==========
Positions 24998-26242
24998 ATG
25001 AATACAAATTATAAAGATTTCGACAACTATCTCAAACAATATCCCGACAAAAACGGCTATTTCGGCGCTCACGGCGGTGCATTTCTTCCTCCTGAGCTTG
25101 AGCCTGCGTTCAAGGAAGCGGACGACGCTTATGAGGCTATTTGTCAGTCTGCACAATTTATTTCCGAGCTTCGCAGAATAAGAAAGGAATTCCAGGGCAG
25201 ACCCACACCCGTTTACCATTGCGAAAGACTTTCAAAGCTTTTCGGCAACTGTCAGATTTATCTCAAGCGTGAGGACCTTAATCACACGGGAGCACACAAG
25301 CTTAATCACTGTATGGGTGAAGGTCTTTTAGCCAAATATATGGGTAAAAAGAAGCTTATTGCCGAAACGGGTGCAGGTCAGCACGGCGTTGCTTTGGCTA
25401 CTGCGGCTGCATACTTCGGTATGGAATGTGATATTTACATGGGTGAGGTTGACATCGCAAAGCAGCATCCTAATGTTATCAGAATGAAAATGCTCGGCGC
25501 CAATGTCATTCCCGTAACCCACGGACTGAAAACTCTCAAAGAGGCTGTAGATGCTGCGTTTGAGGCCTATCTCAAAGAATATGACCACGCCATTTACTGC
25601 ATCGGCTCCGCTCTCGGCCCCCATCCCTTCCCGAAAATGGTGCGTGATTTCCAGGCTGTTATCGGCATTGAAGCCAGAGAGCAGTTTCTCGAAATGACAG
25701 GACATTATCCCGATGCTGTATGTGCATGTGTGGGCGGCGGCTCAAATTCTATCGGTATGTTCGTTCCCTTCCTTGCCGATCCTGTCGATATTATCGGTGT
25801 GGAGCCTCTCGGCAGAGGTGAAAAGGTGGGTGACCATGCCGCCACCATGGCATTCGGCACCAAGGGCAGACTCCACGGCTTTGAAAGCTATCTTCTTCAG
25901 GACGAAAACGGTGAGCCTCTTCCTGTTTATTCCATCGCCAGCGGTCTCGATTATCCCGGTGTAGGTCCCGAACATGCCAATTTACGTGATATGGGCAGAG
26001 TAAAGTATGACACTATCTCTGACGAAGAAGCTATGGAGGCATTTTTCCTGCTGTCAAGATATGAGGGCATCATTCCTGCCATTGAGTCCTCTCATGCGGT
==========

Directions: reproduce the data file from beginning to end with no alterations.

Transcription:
Positions 24998-26242
24998 ATG
25001 AATACAAATTATAAAGATTTCGACAACTATCTCAAACAATATCCCGACAAAAACGGCTATTTCGGCGCTCACGGCGGTGCATTTCTTCCTCCTGAGCTTG
25101 AGCCTGCGTTCAAGGAAGCGGACGACGCTTATGAGGCTATTTGTCAGTCTGCACAATTTATTTCCGAGCTTCGCAGAATAAGAAAGGAATTCCAGGGCAG
25201 ACCCACACCCGTTTACCATTGCGAAAGACTTTCAAAGCTTTTCGGCAACTGTCAGATTTATCTCAAGCGTGAGGACCTTAATCACACGGGAGCACACAAG
25301 CTTAATCACTGTATGGGTGAAGGTCTTTTAGCCAAATATATGGGTAAAAAGAAGCTTATTGCCGAAACGGGTGCAGGTCAGCACGGCGTTGCTTTGGCTA
25401 CTGCGGCTGCATACTTCGGTATGGAATGTGATATTTACATGGGTGAGGTTGACATCGCAAAGCAGCATCCTAATGTTATCAGAATGAAAATGCTCGGCGC
25501 CAATGTCATTCCCGTAACCCACGGACTGAAAACTCTCAAAGAGGCTGTAGATGCTGCGTTTGAGGCCTATCTCAAAGAATATGACCACGCCATTTACTGC
25601 ATCGGCTCCGCTCTCGGCCCCCATCCCTTCCCGAAAATGGTGCGTGATTTCCAGGCTGTTATCGGCATTGAAGCCAGAGAGCAGTTTCTCGAAATGACAG
25701 GACATTATCCCGATGCTGTATGTGCATGTGTGGGCGGCGGCTCAAATTCTATCGGTATGTTCGTTCCCTTCCTTGCCGATCCTGTCGATATTATCGGTGT
25801 GGAGCCTCTCGGCAGAGGTGAAAAGGTGGGTGACCATGCCGCCACCATGGCATTCGGCACCAAGGGCAGACTCCACGGCTTTGAAAGCTATCTTCTTCAG
25901 GACGAAAACGGTGAGCCTCTTCCTGTTTATTCCATCGCCAGCGGTCTCGATTATCCCGGTGTAGGTCCCGAACATGCCAATTTACGTGATATGGGCAGAG
26001 TAAAGTATGACACTATCTCTGACGAAGAAGCTATGGAGGCATTTTTCCTGCTGTCAAGATATGAGGGCATCATTCCTGCCATTGAGTCCTCTCATGCGGT